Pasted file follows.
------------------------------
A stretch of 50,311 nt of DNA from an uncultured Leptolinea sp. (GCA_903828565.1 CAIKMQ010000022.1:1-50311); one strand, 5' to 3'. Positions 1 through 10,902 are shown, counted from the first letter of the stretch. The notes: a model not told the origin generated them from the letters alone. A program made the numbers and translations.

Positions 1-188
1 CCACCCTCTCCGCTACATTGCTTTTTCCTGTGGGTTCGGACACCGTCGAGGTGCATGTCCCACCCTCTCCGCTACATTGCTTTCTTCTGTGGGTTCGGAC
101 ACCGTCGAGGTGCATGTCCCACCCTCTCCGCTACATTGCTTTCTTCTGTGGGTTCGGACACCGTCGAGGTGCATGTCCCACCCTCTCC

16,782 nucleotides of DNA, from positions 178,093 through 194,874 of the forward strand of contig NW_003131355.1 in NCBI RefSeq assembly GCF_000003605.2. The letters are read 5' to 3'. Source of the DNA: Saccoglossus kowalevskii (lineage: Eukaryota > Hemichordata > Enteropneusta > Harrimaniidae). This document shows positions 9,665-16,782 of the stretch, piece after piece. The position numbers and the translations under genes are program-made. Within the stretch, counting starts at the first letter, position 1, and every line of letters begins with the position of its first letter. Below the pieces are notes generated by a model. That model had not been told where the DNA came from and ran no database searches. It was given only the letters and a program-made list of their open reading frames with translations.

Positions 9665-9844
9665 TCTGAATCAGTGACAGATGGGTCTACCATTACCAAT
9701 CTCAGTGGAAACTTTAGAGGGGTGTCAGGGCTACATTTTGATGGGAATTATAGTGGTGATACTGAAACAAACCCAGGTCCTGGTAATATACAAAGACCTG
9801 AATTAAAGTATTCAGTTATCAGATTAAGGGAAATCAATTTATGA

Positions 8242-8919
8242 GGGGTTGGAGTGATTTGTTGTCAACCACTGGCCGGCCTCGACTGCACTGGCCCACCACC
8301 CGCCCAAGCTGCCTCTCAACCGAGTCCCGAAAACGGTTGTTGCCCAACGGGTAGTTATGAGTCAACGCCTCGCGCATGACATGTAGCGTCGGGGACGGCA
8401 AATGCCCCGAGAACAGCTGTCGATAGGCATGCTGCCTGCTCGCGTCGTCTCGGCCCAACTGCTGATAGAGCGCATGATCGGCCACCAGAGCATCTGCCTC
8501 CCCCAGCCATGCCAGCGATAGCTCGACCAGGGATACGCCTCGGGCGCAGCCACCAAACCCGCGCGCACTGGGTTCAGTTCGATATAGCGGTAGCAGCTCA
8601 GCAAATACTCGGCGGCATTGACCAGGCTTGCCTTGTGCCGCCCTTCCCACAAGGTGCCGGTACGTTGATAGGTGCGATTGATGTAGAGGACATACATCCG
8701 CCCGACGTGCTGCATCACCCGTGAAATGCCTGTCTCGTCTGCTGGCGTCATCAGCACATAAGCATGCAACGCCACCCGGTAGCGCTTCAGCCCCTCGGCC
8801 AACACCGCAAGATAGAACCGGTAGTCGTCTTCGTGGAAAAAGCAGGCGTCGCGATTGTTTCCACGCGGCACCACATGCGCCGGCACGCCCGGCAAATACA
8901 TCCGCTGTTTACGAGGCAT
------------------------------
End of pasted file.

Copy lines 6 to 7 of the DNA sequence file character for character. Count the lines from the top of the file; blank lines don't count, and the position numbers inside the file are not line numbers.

Positions 9665-9844
9665 TCTGAATCAGTGACAGATGGGTCTACCATTACCAAT